• Maintaining records of employee participation in all training and development programs
  • Total Rewards
    • Analyzing job duties
    • Writing job descriptions
    • Performing job evaluations and job analyses
    • Conducting and analyzing compensation surveys
  • Employee and Labor Relations (union environments)
    • Interpreting union contracts
    • Helping to negotiate collective bargaining agreements
    • Resolving grievances
    • Advising supervisors on union contract interpretation
  • Employee and Labor Relations (non-union environments)
    • Assisting with processing employee grievances
    • Overseeing engagement programs and other employee relations work
  • Risk Management
    • Developing and administering health and safety programs
    • Conducting safety inspections
    • Maintaining accident records
    • Preparing government reports as to remain in compliance

How to Become an HR Specialist: Education and Certification Requirements

Although considered to be an early career profession, HR specialists are still educated and qualified HR professionals who must generally possess, at a minimum, a bachelor’s degree in human resources, business management, or a related field.

The most logical career step for HR specialists seeking managerial roles involves acquiring experience in the field of human resources and, often, pursuing a master’s degree in an HR specialization. Areas of HR specialization available to students in a master’s degree in human resources (Master of Arts/Master of Science in Human Resource Management) often include human resource management, organizational development, and human resource performance.

Another popular graduate degree for HR specialists is the Master of Business Administration (MBA) in Human Resource Management. An MBA in Human Resource Management prepares human resources specialists to work effectively in a number of HR disciplines, as it focuses on the key aspects of leadership , interpersonal and organizational behaviors, and approaches for managing and motivating employees.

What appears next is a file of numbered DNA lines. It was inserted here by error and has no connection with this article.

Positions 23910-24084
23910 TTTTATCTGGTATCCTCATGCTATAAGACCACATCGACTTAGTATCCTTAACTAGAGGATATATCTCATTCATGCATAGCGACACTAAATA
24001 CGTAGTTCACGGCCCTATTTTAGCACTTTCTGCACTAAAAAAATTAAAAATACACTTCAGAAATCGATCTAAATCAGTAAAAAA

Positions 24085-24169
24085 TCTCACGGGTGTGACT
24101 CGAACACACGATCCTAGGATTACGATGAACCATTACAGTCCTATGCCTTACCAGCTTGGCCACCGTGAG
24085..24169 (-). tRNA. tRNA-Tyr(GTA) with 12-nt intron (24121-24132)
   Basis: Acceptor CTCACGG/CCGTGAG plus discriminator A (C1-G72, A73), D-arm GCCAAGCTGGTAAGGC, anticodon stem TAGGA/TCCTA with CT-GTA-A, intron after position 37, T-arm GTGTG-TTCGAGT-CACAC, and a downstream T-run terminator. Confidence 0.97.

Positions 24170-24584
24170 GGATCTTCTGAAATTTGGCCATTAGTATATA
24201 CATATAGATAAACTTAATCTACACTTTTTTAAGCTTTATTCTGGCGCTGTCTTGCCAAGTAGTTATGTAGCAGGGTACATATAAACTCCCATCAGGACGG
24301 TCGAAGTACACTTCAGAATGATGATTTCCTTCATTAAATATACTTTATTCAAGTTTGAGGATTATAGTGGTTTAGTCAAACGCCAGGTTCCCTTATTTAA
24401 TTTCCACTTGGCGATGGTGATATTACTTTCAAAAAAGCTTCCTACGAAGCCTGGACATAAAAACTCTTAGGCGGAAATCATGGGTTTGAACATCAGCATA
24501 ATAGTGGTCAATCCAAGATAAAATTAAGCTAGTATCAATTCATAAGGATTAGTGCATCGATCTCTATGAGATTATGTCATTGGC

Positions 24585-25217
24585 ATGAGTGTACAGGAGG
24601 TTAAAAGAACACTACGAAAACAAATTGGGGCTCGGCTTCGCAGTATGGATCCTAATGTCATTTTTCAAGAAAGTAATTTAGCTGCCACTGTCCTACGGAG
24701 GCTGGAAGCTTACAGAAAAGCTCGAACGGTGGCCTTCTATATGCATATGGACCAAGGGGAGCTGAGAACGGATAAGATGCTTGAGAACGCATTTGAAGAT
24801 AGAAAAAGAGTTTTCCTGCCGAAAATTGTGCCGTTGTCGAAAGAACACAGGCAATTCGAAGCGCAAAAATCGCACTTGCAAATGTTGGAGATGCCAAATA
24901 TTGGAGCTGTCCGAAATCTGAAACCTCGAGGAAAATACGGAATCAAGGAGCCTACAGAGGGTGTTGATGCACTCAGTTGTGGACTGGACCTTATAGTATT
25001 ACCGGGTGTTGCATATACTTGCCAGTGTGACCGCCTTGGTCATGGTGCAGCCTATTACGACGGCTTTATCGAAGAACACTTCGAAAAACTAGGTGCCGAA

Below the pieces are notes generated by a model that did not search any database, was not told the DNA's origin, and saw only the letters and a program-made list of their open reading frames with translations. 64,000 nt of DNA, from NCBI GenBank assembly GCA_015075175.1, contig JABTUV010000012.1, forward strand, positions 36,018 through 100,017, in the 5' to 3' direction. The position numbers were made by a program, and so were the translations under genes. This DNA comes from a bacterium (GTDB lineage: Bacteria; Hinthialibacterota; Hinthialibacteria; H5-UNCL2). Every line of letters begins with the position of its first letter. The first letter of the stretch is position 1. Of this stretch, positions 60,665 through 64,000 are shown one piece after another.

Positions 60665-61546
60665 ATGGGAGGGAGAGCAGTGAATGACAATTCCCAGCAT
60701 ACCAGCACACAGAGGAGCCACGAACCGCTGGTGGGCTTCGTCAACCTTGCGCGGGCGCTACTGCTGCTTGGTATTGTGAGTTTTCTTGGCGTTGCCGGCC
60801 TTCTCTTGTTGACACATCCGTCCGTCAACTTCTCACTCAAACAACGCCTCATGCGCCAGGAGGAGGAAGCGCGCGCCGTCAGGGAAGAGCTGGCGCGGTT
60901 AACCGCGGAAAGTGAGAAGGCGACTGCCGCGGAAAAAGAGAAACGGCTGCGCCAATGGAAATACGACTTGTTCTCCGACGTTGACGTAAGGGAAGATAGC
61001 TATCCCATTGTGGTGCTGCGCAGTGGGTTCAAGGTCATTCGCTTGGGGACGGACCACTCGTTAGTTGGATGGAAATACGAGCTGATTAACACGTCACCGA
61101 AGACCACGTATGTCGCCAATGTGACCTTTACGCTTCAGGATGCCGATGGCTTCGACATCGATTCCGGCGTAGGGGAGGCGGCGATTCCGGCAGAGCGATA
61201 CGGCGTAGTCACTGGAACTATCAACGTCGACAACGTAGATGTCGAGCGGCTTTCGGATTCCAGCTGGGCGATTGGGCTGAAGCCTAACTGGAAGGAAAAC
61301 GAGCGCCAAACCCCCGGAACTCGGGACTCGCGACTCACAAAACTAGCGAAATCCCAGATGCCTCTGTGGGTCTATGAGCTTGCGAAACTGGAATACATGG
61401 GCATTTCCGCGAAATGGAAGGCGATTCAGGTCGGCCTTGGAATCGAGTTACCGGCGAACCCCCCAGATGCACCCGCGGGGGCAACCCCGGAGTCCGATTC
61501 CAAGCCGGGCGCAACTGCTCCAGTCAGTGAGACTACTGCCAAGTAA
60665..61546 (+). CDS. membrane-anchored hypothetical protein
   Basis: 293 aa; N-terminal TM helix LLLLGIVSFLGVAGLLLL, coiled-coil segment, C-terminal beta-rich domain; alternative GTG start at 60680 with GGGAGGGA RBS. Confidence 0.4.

Graduates of MBA in HR Management programs are prepared to lead their organization’s HR activities and help achieve organizational goals and objectives. A foundation in business prepares graduates to address new procedures, solve conflicts, and oversee employee benefits, compensation, training, and more.

Professional Certification Options for HR Specialists

HR specialists with their eye on advancement in the profession are always well served by considering professional certification in human resources. The two most widely recognized certifying bodies in HR include:

  • Society of Human Resource Management (SHRM)
    • SHRM-CP (certified professional)
    • SHRM-SCP (senior certified professional)
  • HR Certification Institute (HRCI)
    • Professional in Human Resources (PHR)
    • Senior Professional in Human Resources (SPHR)
    • Global Professional in Human Resources (GPHR)
    • Human Resource Management Professional (HRMP)
    • Human Resource Business Professional (HRBP)
    • California Certification for PHR and SPHR certified professionals

Salary Statistics for HR Specialists: What to Expect

Human resources specialists, reports the U.S. Department of Labor, earned a mean, annual salary of $62,590, as of May 2014, with the top 10 percent earning more than $98,130.

The Department of Labor reported that the top-paying industries for HR specialists, as of May 2014, were:

  • Pipeline transportation of crude oil: $108,300
  • Software publishers: $88,180
  • Securities and commodity contract intermediation and brokerage: $84,600
  • Oil and gas extraction: $84,130

It comes as no surprise that the above industries are some of the swiftest growing; therefore, they are likely to require HR specialists who can keep up with their hiring demands.